Don’t let yourself FAIL at network marketing because you didn’t take the time understand this ONE simple concept that every successful network marketer has mastered.
So you’ve joined a network marketing business… Or as some of my friends would say, “You drank the Kool-Aid and made the leap!” Now it’s time to get into activity and start building your business…
You’re excited to make your new venture a success, and begin by engaging with your new team, building your list of potential prospects and getting into action. You’re on every leadership training call, you’ve become a “Product of the Product” and a “Champion of the Brand.” You’ve even started spamming your friends on social media with product and opportunity offers (please don’t make this rookie mistake)… But soon you realize that getting your business up and running isn’t as easy as you thought it would be… Now what?
By the nature of my business I get to interact with network marketing professionals on a daily basis. After a decade of interactions, R&D, building technology, and consulting within the space, I find myself privileged with many insights to this industry, which I’m happy to pass along.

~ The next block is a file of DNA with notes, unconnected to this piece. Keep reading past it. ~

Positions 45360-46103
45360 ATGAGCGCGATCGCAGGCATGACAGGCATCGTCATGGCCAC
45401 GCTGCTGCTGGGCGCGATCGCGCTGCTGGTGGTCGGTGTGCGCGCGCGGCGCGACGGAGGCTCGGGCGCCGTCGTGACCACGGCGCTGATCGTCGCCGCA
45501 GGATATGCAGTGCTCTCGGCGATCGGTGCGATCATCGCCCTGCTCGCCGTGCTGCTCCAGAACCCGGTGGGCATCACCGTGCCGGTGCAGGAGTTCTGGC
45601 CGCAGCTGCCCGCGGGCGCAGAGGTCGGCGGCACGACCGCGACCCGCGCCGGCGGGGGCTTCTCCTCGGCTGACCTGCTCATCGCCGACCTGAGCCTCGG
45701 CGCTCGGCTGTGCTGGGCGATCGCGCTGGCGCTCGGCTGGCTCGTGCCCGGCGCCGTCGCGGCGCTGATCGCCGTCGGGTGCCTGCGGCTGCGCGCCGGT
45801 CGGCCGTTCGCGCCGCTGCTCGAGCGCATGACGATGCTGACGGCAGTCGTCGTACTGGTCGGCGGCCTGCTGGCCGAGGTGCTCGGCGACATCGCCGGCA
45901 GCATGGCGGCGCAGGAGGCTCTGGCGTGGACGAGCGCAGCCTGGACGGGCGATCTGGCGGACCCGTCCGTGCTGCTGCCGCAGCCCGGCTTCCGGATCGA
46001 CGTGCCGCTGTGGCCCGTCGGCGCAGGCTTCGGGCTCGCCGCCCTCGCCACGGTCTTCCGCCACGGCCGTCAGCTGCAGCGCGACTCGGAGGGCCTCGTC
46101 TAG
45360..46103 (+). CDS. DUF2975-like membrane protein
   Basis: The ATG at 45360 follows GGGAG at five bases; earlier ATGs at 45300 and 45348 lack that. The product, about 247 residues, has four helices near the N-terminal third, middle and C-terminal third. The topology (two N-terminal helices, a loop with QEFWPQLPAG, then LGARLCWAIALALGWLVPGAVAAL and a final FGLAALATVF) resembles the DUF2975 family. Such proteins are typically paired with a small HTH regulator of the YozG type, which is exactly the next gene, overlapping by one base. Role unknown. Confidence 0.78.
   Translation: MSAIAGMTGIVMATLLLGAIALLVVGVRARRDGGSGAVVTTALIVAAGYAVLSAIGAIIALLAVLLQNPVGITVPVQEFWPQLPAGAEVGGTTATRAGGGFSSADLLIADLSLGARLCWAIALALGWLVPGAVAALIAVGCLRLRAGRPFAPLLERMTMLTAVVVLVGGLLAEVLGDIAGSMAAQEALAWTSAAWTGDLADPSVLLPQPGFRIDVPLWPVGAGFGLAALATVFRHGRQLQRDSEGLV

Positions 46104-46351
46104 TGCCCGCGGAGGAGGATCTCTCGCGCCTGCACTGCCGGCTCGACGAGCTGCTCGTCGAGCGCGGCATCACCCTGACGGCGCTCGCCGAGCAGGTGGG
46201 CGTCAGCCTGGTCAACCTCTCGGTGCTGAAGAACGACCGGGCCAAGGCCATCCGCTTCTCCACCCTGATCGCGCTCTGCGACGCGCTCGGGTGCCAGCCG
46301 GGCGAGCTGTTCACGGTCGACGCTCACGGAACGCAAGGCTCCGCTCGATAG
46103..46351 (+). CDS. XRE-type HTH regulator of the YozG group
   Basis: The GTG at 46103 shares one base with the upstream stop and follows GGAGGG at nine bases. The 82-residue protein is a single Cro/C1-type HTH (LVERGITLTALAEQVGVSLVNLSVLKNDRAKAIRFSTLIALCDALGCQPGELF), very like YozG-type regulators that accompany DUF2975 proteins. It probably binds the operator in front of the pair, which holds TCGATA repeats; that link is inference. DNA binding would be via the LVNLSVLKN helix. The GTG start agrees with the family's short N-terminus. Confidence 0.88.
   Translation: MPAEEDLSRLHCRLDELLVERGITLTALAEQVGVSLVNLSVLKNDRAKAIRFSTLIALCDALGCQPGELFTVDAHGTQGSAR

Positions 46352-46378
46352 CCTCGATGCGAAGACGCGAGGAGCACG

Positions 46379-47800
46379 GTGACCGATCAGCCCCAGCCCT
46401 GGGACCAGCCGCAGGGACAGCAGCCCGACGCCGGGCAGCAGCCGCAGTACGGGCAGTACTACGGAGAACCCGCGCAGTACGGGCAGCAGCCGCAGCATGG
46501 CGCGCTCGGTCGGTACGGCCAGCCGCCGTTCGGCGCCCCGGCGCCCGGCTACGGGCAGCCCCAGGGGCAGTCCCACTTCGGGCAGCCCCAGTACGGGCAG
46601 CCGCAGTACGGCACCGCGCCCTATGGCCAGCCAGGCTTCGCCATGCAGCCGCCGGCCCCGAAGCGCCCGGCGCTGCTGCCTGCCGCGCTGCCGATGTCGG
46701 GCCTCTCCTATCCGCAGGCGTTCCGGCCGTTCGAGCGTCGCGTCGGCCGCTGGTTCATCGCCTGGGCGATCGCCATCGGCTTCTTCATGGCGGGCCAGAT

The topic of this post contains information that I guarantee will provide you a competitive advantage once you understand and apply it within your own business and throughout your teams. (Not in network marketing? Keep reading as this concept has equal application in almost any industry.)
I’ve found that often times the struggles that most new network marketers face can be attributed to a lack of understanding of the marketing and sales process. As the primary revenue generating activity that drives success within this profession, I’m continually amazed by how little people understand about how this process is actually intended to work.
While focus is traditionally placed on understanding everything about your company, its products and services, and the specifics of the compensation plan and opportunity, little to no energy is placed on the specific components of the marketing and sales process, which directly accounts for 100% of the revenue within the industry (and most industries for that matter).